One of the filtration engineers with the guacharaca

As we finished the lunch, two young engineers arrived. We talked about the different options for water purification systems, both for our small house and for the coming two or three houses here. The guacharaca fell in love with one of them and spent the meeting with him. It seemed that she wanted company and affection. This meeting lasted a couple of hours.

The guacharaca making herself at home

As they left, the guacharaca was flying around, knocking over a few things and breaking a plate. (Which is fine, it was just a generic plate and we can get handmade local ones that we like more.) She then followed my wife around for a bit, flew up in a tree, and then sat on the roof for a while. Eventually, she ended up in the storage room. I tried to help her out of that room but she seemed happy to be there.

Our neighbors came at dusk to get her. I assume they were all happy to be reunited, as we were on their behalf. It was fun to have her here, but also a bit challenging.

At this point, my wife’s insect bites had gotten hot, big, and inflamed. She had fear come up since her body sometimes has strong allergic reactions to these types of bites. We debated whether we should take her to the hospital, and we probably would if the car didn’t have a flat tire. We called a local taxi but they didn’t answer. We decided to wait and see how things unfolded. This morning, the red area was bigger but less inflamed. I encouraged her to see an allergy specialist so she can be better prepared for the next time something like this happens, including with medications and possibly an Epipen. These types of strong allergic reactions can suddenly get worse, and it’s best to be prepared.

After being away for some months, the house has a lot of ants exploring and looking for food. There seem to be three types of ants – a tiny one (1mm), a big one (7-10mm), and a medium (3-4mm). I sprayed some non-toxic locally made mosquito repellent in these areas to discourage them. It doesn’t hurt them but they don’t like it, and they are mostly gone this morning. We love ants. They have a very important function in this ecosystem and are valuable partners in regenerating the soil and land. We just don’t need them in the house, and they don’t need to be here either. They have plenty of food outside.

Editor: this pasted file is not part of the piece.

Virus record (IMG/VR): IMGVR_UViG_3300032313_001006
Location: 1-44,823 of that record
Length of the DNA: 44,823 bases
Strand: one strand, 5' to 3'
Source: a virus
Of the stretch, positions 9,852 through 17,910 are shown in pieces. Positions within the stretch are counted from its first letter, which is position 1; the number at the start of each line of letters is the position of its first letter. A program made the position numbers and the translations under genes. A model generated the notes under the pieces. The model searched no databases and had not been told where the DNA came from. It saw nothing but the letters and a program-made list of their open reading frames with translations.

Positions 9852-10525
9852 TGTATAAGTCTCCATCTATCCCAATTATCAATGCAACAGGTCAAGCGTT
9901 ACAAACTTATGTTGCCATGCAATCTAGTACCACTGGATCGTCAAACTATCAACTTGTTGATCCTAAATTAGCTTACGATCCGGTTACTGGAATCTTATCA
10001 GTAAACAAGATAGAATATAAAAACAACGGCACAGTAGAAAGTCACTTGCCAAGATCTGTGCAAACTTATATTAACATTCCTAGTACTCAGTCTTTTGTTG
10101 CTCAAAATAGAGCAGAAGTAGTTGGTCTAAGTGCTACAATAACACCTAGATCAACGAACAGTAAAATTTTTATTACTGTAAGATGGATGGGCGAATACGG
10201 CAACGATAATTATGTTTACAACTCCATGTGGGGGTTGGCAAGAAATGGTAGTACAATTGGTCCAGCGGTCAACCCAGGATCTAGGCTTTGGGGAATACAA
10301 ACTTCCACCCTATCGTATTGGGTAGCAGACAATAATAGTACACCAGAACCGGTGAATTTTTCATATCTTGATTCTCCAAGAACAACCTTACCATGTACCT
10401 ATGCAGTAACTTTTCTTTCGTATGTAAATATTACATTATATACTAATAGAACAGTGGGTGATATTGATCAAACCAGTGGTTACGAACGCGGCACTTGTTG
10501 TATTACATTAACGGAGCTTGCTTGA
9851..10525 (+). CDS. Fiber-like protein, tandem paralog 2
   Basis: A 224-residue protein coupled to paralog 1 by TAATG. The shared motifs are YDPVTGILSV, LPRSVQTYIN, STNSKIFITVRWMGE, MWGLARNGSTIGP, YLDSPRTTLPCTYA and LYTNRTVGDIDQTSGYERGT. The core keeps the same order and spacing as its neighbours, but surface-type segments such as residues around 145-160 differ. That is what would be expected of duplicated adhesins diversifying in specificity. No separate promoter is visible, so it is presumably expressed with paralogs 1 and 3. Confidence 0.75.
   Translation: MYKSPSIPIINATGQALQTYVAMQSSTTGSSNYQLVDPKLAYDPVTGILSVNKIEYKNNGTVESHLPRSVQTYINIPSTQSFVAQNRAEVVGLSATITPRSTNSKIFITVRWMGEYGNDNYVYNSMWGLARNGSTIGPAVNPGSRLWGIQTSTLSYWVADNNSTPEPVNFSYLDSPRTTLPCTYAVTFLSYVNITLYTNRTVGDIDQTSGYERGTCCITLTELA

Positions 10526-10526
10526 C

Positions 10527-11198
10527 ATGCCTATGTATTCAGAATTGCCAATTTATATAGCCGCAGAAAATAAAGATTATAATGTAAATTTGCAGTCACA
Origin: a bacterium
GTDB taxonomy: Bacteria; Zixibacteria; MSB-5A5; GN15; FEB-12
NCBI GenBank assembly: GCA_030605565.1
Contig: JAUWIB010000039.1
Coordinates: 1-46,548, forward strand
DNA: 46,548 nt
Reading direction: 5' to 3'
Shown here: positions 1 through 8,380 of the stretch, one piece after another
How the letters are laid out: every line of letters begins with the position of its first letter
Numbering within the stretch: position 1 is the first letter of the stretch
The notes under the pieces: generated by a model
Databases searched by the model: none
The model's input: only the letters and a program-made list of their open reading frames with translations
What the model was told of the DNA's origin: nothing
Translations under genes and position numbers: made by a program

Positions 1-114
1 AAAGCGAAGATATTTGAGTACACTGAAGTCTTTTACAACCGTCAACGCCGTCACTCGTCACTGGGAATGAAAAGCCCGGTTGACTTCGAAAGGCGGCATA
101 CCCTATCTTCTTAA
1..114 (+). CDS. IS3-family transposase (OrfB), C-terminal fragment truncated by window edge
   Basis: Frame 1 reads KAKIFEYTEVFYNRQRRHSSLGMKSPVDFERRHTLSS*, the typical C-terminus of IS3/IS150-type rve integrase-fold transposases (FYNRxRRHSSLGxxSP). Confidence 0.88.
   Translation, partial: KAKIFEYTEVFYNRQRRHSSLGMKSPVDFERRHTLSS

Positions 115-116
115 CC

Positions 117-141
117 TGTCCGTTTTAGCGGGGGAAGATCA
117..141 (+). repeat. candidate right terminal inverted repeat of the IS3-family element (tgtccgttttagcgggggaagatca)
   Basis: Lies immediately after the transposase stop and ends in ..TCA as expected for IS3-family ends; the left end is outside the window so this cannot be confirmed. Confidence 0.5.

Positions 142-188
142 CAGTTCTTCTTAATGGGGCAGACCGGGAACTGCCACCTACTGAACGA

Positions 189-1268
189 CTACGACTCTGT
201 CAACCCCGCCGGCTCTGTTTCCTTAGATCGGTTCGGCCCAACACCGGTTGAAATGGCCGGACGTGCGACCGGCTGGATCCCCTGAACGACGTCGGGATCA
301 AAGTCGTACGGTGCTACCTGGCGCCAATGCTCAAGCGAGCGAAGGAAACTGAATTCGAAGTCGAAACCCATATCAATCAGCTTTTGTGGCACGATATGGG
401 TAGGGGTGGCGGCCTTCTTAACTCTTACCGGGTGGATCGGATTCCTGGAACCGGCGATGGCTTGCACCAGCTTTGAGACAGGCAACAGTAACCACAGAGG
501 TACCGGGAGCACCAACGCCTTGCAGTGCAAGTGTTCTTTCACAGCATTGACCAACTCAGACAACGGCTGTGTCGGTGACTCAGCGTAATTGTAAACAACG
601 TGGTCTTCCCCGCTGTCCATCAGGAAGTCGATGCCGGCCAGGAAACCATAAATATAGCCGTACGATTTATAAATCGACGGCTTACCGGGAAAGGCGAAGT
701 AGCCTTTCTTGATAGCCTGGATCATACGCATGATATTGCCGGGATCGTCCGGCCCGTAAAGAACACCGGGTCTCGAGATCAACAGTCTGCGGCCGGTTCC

In the evening, I felt fried and cooked. Some of that may be the healing Anthony had done for me earlier in the day. It had that feeling.

The sunset yesterday seen from the terrace

I fell asleep quickly and briefly woke up a few times, noticing some old trauma surfacing in my system. (Survival fear, sadness, grief, and so on.) Because of a long day yesterday, I slept longer than usual and didn’t wake up for real until 6 or 7am.

Merlina sleeping next to me in the early morning a couple of days ago

Our cat is often very loving in the mornings and was especially so this morning. She slept close to me and on top of me most of the early morning.

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Adapting to climate: Warm weather construction and lifestyle

We live in a warm climate (dry tropical forest) where day temperatures typically are between 25 and 30 degrees.

So what do we do to stay comfortable?

We built using rammed earth (tapia pisada) construction, which is traditional here. The thick walls evens out the temperatures and cools down the house during the day.

We built among trees which provide shade. We are also planting a lot around the house and in layers to lower the temperature further.

We have ceiling fans.

We can open up large sections of the wall (AKA large doors) on both sides of the house to create an easy flow of air and wind through the house if we wish.

We have an outdoor shower so we can cool down that way if necessary. (We may also construct a small swimming pool in the future.)

I drink a lot of liquids. During the day, it’s mostly water with hydration salts (electrolytes). In the morning and evening, often herbal teas.

I also find that I take on more of a crepuscular lifestyle here. I typically get up around dawn and am active for a few hours. During the hot time of day, from around mid-day to mid-afternoon, I rest. In the late afternoon, I am more active again until I go to bed early. If we have meetings or activities, we usually schedule them for early morning or late afternoon. It’s not uncommon for me to go to bed around 8pm and get up at 4 or 5am, and then rest from 11am or noon to 3 or 4pm.